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Cohen Blames Hussein for Iraqi Suffering

By Linda D. Kozaryn
American Forces Press Service

BRUSSELS, Dec. 3, 1997 – Saddam Hussein -- not the United Nations -- is responsible for sickness and death among the Iraqi people, Defense Secretary William S. Cohen told reporters Dec. 1.

Iraq's leader claims U.N. sanctions are causing hundreds of children to die from a lack of medicine. CNN broadcast scenes of a procession bearing children's coffins through the streets of Baghdad in late November.

Hussein should not be allowed to "lobotomize the world community by saying this is all the fault of the United States or the United Nations," Cohen said en route to NATO meetings here.

"Saddam Hussein is responsible for the deaths of those children," he said. "All he has to do is to stop impeding the U.N. inspectors and he would not be in the situation he is in today. He still continues to hide weapons of mass destruction."

Rather than help his people, Hussein concentrates on becoming a major regional power by using chemical and biological weapons, Cohen said. "He cannot be allowed to do that."

For six years, Iraq constantly has played hide and seek with U.N. inspectors, Cohen said. Now, after allowing inspectors back into Iraq following a three-week expulsion, Hussein refuses to permit inspections at what the U.N. deems 63 sensitive sites. This includes the Iraqi leader's palaces, which Cohen says are thousand-acre compounds.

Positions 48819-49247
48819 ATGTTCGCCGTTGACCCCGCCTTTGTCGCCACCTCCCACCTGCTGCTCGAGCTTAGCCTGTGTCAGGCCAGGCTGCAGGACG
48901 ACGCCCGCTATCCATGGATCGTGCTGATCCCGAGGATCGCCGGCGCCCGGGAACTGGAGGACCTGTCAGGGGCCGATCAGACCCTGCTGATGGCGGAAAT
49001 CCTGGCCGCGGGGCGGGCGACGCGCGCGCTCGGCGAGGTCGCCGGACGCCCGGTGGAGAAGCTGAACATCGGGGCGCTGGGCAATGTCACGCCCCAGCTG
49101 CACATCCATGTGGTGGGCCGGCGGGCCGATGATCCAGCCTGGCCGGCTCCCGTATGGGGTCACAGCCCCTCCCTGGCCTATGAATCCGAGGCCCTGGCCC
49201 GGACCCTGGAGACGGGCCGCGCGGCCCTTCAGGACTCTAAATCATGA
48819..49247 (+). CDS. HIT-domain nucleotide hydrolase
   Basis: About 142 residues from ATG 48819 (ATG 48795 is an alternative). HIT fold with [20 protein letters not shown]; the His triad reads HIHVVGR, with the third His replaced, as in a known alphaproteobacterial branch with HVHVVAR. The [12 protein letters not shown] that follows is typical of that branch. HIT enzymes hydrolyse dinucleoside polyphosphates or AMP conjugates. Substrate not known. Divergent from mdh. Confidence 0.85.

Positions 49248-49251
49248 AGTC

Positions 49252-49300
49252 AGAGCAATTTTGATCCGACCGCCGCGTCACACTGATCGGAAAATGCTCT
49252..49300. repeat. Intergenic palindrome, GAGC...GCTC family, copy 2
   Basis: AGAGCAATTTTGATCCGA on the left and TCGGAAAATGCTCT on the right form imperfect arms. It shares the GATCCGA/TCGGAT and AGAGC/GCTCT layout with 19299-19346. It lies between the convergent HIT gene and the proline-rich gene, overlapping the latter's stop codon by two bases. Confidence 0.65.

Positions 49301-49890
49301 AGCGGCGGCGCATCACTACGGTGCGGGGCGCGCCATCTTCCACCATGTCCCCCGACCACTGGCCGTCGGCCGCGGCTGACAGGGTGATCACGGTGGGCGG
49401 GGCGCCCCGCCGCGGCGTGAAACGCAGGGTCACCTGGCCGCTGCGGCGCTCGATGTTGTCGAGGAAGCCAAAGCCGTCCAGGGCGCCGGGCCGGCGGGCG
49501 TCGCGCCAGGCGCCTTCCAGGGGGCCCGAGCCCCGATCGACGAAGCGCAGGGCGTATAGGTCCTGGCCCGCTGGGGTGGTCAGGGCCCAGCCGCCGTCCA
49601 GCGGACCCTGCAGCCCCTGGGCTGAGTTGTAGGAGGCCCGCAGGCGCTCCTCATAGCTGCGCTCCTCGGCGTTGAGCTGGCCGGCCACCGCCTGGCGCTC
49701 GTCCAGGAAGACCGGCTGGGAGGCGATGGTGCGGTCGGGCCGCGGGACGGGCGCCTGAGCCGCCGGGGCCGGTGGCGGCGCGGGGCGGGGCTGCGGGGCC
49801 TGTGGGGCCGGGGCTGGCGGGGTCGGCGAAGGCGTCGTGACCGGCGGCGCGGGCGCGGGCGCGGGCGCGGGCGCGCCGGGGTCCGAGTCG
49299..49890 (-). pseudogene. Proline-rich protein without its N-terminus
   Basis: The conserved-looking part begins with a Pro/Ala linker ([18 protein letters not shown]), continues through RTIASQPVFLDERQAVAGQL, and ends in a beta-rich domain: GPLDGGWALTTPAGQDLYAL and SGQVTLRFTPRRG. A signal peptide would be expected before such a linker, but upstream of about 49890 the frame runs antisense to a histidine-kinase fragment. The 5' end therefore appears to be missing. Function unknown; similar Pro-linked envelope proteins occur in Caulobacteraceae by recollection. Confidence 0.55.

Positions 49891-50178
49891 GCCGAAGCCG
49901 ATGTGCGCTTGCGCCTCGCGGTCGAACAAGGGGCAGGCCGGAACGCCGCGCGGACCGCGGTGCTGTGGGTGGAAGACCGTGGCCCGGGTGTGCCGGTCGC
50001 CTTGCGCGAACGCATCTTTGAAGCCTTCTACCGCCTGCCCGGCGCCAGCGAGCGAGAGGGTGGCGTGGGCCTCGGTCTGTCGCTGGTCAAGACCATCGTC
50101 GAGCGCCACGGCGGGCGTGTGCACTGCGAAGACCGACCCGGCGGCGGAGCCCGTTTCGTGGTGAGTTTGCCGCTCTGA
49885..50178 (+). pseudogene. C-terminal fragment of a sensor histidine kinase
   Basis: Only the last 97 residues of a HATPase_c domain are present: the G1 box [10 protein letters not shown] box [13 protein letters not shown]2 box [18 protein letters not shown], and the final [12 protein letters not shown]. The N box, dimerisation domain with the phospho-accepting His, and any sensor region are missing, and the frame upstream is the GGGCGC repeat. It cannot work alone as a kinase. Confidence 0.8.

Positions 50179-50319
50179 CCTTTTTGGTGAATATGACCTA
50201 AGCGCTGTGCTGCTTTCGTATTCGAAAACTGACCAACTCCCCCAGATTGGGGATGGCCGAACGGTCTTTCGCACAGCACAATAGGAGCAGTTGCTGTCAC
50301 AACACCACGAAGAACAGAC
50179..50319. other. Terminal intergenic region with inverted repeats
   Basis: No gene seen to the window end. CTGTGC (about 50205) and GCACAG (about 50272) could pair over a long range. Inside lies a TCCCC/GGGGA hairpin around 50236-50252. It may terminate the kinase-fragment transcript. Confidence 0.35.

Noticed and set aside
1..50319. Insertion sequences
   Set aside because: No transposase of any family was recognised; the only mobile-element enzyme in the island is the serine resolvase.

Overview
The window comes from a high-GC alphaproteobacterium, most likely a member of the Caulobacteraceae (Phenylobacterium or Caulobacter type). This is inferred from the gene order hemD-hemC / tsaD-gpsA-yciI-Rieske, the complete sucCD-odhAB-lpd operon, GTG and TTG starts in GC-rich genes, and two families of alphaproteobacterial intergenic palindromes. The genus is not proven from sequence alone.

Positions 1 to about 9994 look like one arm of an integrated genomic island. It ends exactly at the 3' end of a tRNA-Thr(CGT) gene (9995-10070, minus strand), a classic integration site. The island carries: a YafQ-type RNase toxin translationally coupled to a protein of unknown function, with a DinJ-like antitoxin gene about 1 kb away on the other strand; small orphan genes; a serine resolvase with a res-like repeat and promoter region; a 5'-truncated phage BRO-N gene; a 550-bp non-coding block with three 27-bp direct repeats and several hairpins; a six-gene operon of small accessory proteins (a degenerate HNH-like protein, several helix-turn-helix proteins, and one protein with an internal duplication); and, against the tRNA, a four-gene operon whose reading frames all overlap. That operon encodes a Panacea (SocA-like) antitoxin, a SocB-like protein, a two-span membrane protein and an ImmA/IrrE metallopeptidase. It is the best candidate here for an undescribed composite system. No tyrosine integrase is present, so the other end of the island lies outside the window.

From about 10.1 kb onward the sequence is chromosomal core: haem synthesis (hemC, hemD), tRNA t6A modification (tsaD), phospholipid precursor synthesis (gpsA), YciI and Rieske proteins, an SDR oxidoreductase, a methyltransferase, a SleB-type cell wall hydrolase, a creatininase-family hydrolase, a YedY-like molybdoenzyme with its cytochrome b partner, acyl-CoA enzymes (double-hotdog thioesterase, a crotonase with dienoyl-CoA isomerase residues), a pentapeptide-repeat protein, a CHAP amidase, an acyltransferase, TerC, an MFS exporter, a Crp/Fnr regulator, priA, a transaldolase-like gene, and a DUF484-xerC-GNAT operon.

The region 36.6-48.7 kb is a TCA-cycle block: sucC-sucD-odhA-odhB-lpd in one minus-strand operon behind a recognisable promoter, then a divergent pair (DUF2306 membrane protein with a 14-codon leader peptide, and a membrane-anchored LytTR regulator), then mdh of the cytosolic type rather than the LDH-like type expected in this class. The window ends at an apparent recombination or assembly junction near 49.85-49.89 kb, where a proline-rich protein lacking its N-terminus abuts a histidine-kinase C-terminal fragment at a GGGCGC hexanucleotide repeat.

Food and medicine from U.S.-initiated oil-for-food programs need to reach the people rather than being diverted to the military, Cohen said.

"I think it's interesting that the focus has been on malnourished children," he said. "We haven't seen any malnourished members of the Republican Guard."

The confrontation between the United Nations and Iraq has eased in the last few weeks, Cohen said, but "it has only been deferred unless Iraq is willing to grant unimpeded access to U.N. weapons inspectors."

The United States wants a diplomatic solution to the situation, but military action has not been ruled out, Cohen said. "A lot will depend upon what the Iraqis do in terms of stopping the inspectors from going to these compounds.

"We ought to have CNN cameras going into the compounds and exploring all of the compounds' activities," rather than showing processions in Baghdad streets, Cohen said. "That would be a balanced presentation on the part of Hussein."

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